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Alicia Garza and Ai-jen Poo at the 2022 Brooklyn Changemakers Ball

Brooklyn Changemakers Ball Showcases the Power of Community-led Change

I know I speak for everyone at Brooklyn Community Foundation when I say that we are overwhelmed by all of the support we received at the inaugural Brooklyn Changemakers Ball. It was truly a celebration of the power of community-led change. And we hope that it was also a call to action. 

As our honoree and Chair Emeritus Alan Fishman reminded us in the heartfelt remarks he shared, “The reason I helped found the Brooklyn Community Foundation some years ago was to spark change, to act for change, to advocate for change, and to create a more just and equitable Brooklyn.”

Brooklyn Community Foundation exists today because of Alan's vision for a unique type of philanthropy that could mobilize like-minded donors who love Brooklyn as much as he does. Words cannot capture how much effort has gone into building this organization since our founding in 2009 — but I can tell you that your support and partnership has translated into over $75 million for nonprofits, including $25 million since 2020.

The Work Isn’t Done

Over the last three years, we have witnessed a crisis of unprecedented proportions. Still, some of the biggest challenges are yet to come, which will require increased support for the very nonprofits that have been the lifelines and sustainers of our communities thus far. 

To think more deeply about the work that’s still ahead, we asked two of the most effective changemakers in our country to join us at the Brooklyn Changemakers Ball: Black Lives Matter co-founder Alicia Garza and National Domestic Workers Alliance President Ai-jen Poo.

No matter your political persuasion, we all have to remember that elections are just around the corner — and what happens at the ballot box this cycle will have untold impacts on our communities. 

But we can’t stop there: we also have to keep a pulse of the actual work that happens in our communities every single day of the year. And as Alicia reminded us, patience and readiness go hand in hand: “Change sometimes happens really fast, but sometimes it happens really slow…and either way, you have to create the conditions for change to happen.”

I am so grateful to them for reminding us about the worrisome trends afoot that often don’t make the headlines. For instance, they expressed concerns about the rise in white nationalism, the deterioration of workers rights and labor unions, and very real concerns that reproductive rights fall victim to political wrangling at the state level. 

They also spoke passionately about the importance of the climate justice movement, especially as we’re seeing climate-change induced catastrophes across Florida and Puerto Rico, not to mention wildfires ravaging California and persistent and deadly flooding events in our own neighborhoods. 

Moreover, affordable and accessible childcare continues to elude the vast majority of Americans. Meanwhile, a domestic workers Bill of Rights has helped raise awareness about the importance of worker protection, though there’s still so much more that needs to be done. And of course, older people and people living with disabilities need our support as inflation and economic headwinds make it increasingly harder just to get by.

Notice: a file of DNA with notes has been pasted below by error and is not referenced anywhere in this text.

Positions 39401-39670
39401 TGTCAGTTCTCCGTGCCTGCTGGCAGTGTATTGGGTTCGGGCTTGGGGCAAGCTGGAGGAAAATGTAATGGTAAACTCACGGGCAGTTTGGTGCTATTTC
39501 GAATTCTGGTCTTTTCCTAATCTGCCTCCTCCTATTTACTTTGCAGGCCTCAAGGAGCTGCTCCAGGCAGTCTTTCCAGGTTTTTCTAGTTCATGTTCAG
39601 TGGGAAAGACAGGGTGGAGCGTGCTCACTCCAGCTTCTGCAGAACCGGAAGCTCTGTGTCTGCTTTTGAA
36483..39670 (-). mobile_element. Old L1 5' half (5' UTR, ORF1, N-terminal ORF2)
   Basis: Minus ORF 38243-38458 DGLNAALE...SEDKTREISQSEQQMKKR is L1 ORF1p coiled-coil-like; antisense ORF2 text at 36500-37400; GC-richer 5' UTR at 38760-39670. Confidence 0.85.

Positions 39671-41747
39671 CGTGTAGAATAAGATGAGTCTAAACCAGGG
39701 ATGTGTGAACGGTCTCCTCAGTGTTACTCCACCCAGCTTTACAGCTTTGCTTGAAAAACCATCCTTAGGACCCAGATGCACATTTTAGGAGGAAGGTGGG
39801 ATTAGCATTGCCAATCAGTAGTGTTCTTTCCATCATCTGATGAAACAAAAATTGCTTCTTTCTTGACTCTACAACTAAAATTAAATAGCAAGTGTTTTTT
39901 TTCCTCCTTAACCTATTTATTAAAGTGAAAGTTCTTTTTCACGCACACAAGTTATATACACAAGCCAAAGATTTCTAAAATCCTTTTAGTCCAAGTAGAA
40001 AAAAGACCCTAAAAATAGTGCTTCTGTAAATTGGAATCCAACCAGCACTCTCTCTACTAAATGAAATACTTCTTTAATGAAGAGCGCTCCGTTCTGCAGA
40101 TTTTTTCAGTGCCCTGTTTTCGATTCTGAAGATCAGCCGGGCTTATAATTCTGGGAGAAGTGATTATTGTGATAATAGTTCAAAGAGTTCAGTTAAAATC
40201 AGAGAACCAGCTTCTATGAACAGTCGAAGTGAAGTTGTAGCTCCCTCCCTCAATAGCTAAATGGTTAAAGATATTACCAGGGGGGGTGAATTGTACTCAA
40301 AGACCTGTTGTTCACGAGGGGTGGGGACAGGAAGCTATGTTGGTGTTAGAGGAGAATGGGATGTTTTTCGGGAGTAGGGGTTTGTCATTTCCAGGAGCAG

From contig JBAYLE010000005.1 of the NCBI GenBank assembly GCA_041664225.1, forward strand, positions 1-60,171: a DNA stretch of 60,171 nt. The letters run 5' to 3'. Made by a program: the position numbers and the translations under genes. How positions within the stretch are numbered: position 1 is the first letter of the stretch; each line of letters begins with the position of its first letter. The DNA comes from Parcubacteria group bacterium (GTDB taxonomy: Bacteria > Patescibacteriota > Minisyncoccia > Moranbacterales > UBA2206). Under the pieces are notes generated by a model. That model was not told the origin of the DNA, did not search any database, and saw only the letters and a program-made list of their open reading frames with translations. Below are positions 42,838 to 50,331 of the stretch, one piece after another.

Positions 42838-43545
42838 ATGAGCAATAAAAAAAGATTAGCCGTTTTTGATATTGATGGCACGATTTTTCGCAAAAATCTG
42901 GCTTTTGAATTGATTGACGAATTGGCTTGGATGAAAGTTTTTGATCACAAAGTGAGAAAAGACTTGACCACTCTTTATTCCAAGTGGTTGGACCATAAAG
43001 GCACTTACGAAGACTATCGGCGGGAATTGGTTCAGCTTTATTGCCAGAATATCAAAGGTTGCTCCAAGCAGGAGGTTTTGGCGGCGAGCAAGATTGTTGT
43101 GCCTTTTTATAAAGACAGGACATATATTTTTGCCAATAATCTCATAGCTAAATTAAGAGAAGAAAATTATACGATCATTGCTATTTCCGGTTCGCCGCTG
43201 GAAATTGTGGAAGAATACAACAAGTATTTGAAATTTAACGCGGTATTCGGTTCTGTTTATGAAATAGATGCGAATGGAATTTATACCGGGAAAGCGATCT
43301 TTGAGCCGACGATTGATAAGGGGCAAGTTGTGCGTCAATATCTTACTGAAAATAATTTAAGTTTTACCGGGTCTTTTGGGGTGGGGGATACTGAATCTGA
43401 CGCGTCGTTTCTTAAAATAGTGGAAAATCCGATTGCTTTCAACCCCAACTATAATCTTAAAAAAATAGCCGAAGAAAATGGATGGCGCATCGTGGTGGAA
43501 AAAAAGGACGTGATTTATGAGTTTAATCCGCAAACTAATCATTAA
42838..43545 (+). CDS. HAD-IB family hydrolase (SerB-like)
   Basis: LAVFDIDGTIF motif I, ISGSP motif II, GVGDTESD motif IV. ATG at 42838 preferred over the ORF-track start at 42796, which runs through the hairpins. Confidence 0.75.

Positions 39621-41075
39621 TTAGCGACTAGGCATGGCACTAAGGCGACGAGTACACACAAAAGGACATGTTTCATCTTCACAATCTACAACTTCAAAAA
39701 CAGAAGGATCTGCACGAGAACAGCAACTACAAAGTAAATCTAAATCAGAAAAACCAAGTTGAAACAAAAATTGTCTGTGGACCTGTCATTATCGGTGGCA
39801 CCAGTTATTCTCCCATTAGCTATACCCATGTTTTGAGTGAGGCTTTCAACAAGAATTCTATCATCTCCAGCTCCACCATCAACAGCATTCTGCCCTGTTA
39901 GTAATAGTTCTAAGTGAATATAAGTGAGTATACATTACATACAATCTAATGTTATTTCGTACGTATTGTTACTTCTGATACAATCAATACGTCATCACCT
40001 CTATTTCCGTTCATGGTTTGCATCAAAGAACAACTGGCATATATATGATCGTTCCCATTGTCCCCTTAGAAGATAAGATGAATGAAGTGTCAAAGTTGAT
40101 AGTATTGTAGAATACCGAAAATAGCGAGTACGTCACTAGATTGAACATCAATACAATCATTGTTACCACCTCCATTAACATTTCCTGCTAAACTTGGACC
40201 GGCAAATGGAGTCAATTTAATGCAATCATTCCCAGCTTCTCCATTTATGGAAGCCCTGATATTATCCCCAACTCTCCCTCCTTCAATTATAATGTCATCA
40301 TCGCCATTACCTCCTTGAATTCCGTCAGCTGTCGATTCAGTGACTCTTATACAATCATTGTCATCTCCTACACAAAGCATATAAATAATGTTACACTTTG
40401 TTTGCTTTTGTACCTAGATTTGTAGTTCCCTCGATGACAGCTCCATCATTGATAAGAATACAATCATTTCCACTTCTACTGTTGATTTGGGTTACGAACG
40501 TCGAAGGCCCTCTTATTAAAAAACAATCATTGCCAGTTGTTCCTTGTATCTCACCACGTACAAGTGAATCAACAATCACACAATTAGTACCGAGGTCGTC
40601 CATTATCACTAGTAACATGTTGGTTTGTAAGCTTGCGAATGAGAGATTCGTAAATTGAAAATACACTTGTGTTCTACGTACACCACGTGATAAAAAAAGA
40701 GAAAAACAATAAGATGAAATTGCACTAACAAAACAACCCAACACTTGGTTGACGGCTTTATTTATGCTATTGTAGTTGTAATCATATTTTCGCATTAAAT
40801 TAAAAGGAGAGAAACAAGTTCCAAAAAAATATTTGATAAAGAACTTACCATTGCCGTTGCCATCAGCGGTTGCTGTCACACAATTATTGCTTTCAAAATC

“We know some of the most powerful movements to change the world — like the Black Lives Matter movement — are successful when leaders are investing in collaboration,” says Ai-jen. “Year in and year out, we have to focus on coalition building, creating an ecosystem of organizations that are connected, and helping communities realize their potential through grassroots organizing.”

“After all, hashtags don’t start movements—people do,” said Alicia.

Doubling Down

As we look ahead, one of our goals is to raise $1 million by the end of this year to fund our grantmaking for community-led change⁠. And thanks to the support from so many selfless and generous donors, we're over halfway there!

This support will help us spearhead a movement that shifts how funding decisions are made and puts power in the hands of the community. We’ll be able to continue the work of engaging with and listening to local leaders. And we’ll fund missions and changemakers who know best how to use funds to fuel community-led change.

So many of you have already donated generously to our work, including our Champion Sponsors Judy and Alan Fishman, Meera and Harsha Marti, Jolie Curtsinger Schwartz and Gabe Schwartz, and Santander Bank; our incredible host committee and event sponsors; our featured guests Hari Kondabolu, Alicia Garza, and Ai-jen Poo; and all of the Brooklyn Changemakers who came together for an amazing evening.

We hope that you’re excited as we are about the promise of community-led change; and we hope that you spread the work about the important work that’s underway — and how the Brooklyn Community Foundation is doubling down on its commitment to create a more just and equitable society.

Give today 

CEO Column

Dr. Jocelynne Rainey

President & CEO (She/Her/Hers)
To think more deeply about the work that’s still ahead, we asked two of the most effective changemakers in our country to join us at the Brooklyn Changemakers Ball: Black Lives Matter co-founder Alicia Garza and National Domestic Workers Alliance President Ai-jen Poo.
Photo Credit: Jeremy Amar